Terrorists use encryption. They also breathe air, drive cars, and drink water. What do I mean by saying this? Well, just because a bad person uses something, doesn't make the thing they use evil.
In fact, encryption is not evil at all - it is a tool to protect the privacy and communications of all people.
Sadly, not everybody understands encryption. There is nothing wrong with being ignorant on a subject - not everyone can be knowledgeable about everything. With that said, some politicians and other decision-makers could enact policy about encryption due to knee-jerk reactions to things they don't understand. Luckily, Mozilla has a new initiative aimed at educating people as to what encryption actually is.
"In the coming weeks, Mozilla will release videos, blogs and activities designed to raise awareness about encryption. You can watch our first video today - it shows why controlling our personal information is so key. More importantly, you can use this video to start a conversation with friends and family to get them thinking more about privacy and security online", says Mark Surman, Executive Director, Mozilla.
Surman further says, "if we can educate millions of Internet users about the basics of encryption and its connection to our everyday lives, we'll be in a good position to ask people to stand up when the time comes. We believe that time is coming soon in many countries around the world. You can pitch in simply by watching, sharing and having conversations about the videos we’ll post over the coming weeks".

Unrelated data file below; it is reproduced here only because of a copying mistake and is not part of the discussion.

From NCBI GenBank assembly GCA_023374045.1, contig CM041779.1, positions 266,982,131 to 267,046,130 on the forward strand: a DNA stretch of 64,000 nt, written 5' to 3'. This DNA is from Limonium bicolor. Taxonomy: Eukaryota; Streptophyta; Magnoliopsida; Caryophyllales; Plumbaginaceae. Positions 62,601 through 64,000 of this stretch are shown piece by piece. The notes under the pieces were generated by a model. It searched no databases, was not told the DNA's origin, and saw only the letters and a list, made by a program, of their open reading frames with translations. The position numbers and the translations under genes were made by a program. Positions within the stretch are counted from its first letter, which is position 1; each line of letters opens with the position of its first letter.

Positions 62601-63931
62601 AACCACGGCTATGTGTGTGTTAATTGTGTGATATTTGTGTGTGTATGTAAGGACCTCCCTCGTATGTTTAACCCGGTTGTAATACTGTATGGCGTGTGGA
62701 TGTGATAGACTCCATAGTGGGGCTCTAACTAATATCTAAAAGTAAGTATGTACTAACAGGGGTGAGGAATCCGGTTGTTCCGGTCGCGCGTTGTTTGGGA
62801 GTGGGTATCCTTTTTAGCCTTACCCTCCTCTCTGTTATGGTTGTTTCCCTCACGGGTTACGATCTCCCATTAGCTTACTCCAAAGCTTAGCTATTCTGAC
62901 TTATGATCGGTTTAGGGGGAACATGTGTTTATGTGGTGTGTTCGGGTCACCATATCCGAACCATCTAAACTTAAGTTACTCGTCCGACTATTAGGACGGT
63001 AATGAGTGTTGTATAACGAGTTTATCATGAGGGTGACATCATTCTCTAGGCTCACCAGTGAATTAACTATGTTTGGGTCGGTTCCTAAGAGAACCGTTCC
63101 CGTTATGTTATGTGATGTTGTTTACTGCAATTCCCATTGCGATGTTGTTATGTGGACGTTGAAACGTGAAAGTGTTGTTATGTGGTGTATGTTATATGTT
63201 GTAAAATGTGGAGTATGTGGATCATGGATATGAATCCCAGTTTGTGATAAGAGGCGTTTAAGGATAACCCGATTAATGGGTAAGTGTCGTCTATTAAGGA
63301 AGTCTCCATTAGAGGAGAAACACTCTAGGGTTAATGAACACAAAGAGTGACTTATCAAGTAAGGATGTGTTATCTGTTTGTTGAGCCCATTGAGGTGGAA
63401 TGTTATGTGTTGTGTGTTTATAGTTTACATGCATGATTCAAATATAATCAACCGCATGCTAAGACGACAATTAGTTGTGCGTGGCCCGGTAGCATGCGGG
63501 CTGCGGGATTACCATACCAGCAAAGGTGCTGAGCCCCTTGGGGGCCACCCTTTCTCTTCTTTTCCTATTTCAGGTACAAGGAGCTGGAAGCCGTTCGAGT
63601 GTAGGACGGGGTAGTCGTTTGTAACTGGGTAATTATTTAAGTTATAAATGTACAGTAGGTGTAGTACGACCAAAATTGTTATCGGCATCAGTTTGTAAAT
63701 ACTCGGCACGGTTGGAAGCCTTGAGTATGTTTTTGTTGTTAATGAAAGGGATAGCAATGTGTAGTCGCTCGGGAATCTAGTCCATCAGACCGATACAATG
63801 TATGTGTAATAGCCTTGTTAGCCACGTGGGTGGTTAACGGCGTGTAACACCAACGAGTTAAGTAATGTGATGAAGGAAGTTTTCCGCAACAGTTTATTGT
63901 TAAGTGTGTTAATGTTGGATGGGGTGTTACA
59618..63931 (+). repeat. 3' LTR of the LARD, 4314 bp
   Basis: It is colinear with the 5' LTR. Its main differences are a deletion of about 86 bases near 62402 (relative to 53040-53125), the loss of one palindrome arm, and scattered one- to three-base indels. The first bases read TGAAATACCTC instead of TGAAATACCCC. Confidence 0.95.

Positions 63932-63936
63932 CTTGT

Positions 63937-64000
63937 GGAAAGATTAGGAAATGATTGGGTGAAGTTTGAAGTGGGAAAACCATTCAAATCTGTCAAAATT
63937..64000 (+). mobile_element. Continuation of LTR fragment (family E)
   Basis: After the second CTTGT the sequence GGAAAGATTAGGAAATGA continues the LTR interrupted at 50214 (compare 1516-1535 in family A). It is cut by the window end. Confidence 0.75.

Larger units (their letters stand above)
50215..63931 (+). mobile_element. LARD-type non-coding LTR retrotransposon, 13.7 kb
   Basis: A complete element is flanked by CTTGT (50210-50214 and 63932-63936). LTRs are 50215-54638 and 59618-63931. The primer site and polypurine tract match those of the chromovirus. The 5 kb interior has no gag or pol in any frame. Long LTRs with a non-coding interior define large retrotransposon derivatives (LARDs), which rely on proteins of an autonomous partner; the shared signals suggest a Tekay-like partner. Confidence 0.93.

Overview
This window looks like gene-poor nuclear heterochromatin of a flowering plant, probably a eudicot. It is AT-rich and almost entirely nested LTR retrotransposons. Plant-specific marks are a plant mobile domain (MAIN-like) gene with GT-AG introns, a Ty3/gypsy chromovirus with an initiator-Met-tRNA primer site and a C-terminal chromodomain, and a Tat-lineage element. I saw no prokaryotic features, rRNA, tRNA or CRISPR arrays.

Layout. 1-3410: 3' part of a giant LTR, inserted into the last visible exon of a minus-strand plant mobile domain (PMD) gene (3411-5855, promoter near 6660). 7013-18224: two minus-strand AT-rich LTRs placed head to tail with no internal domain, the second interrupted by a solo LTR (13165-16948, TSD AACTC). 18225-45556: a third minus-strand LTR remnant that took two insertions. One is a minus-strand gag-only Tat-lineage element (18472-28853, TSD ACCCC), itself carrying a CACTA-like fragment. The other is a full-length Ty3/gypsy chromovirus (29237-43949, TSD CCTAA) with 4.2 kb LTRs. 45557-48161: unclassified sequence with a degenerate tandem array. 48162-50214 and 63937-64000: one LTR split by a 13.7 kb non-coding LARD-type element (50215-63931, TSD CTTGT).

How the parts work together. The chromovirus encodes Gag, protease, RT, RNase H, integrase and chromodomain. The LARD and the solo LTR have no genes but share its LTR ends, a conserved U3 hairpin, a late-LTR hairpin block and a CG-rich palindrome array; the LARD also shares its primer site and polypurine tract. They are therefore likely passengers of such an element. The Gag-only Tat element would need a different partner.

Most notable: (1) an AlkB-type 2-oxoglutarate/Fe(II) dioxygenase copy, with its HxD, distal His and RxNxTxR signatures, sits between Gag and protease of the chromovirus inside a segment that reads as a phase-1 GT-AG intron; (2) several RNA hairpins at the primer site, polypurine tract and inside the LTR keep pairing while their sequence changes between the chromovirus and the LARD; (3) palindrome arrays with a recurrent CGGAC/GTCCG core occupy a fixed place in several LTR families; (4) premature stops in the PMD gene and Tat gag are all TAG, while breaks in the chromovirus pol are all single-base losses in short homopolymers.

You can see the first video below. I rather like that it lays out the benefits of encryption without going into boring in-depth details. In other words, a person does not initially need to know how encryption works, only that it secures their information and protects their privacy. With that said, I hope future videos explain what encryption is beyond just benefits - even if the narrative is fairly simplistic.
Do you support Mozilla's education efforts? Read more about it here, and tell me in the comments.